Wednesday, April 12, 2017


Jim Sinegal Presentation at Loyola Marymount University (2016) (LINK)

Real Life is Risk Taking – by Nassim Nicholas Taleb (LINK)

Ray Dalio on the premiere episode of Henry Blodget's new markets and economics show (video) (LINK)

Raoul Pal, Paying Attention [H/T @chriswmayer] (LINK)
India has, without question, made the largest technological breakthrough of any nation in living memory. 
Its technological advancement has even left Silicon Valley standing. India has built the world’s first national digital infrastructure, leaping at least two generations of financial technologies and has built something as important as the railroad was to the UK or the interstate highways were to the US. 
India is now the most attractive major investment opportunity in the world. 
It’s all about something called Aadhaar and a breathtakingly ambitious plan with flawless execution. 
What just blows my mind is how few people have even noticed it. To be honest, writing the article last month was the first time I learned about any of the developments. I think this is the biggest emerging market macro story in the world.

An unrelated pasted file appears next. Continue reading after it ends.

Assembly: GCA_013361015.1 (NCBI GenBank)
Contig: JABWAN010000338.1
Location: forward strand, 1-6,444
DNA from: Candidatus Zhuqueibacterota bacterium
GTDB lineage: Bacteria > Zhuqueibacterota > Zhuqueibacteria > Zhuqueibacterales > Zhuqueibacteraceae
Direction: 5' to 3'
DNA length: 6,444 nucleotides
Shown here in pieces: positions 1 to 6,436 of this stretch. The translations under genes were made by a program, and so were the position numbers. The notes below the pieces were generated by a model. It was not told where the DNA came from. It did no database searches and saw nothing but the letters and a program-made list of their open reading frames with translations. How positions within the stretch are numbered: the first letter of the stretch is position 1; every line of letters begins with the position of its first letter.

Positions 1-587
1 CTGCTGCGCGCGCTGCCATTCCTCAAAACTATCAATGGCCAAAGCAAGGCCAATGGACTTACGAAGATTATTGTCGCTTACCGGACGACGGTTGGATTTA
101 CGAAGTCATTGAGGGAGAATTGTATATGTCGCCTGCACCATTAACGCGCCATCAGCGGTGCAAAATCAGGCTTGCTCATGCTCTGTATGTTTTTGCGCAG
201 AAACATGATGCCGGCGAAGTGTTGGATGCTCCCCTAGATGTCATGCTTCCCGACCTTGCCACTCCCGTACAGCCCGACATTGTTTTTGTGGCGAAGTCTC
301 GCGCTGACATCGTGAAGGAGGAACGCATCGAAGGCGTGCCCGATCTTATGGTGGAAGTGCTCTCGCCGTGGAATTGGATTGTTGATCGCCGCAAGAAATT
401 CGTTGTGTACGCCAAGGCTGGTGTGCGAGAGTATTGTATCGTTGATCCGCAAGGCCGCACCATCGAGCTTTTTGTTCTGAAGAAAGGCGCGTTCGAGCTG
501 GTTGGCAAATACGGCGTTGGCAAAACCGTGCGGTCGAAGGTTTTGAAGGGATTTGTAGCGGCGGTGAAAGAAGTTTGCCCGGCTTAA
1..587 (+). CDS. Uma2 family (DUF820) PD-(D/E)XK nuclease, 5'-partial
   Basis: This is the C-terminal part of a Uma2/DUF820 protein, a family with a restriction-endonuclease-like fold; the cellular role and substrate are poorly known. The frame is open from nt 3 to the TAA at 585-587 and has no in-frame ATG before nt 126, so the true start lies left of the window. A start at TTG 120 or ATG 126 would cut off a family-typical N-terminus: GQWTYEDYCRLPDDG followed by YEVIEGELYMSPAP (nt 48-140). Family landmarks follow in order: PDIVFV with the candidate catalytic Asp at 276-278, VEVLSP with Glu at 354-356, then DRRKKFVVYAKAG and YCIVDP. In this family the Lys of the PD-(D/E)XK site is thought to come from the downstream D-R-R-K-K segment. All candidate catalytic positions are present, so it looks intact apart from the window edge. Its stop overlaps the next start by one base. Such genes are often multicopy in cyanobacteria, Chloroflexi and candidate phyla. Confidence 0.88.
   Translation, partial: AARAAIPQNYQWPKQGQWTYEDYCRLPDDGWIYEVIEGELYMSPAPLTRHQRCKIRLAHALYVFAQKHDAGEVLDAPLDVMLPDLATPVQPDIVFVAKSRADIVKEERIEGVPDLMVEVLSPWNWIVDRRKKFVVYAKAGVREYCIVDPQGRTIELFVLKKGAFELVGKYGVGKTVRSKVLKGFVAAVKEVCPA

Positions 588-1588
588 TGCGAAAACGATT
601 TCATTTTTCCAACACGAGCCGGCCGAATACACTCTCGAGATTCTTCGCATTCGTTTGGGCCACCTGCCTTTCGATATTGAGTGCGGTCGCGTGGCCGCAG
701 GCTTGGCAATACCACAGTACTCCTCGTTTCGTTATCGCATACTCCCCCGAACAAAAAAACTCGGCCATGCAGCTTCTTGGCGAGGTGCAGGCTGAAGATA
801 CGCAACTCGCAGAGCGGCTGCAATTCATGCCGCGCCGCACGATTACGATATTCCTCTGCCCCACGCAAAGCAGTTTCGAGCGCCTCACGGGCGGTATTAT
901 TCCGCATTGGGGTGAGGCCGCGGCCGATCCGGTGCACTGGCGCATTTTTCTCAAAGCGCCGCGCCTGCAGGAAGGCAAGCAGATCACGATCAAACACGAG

ValueAct to Return $1.25 Billion After Seeing Frothy Market (LINK)

Mark Zuckerberg On Fake News, Free Speech, And What Drives Facebook (LINK)

Sam Adams and Miller Fight Over Future Of Craft Beer (video plays) [H/T @Kevin_Holloway] (LINK)

For Whom the Bond Tolls: Low Rate Beneficiaries in a Rising Rate Environment  - by Neil Constable and Rick Friedman (LINK)
In this white paper, Neil Constable, head of GMO’s Global Equity team, and Rick Friedman, a member of GMO’s Asset Allocation team, identify the types of companies that have benefited from the low rate environment in the US. High valuations and sensitivities to long-term rates leave many companies susceptible to even modest increases in rates. Some categories of stocks, however, are poised to outperform on a relative basis.
60 Minutes video: Brain Hacking [H/T Tamas] (LINK)
Have you ever wondered if all those people you see staring intently at their smartphones -- nearly everywhere, and at all times -- are addicted to them? According to a former Google product manager you are about to hear from, Silicon Valley is engineering your phone, apps and social media to get you hooked. He is one of the few tech insiders to publicly acknowledge that the companies responsible for programming your phones are working hard to get you and your family to feel the need to check in constantly. Some programmers call it “brain hacking” and the tech world would probably prefer you didn’t hear about it. But Tristan Harris openly questions the long-term consequences of it all and we think it’s worth putting down your phone to listen.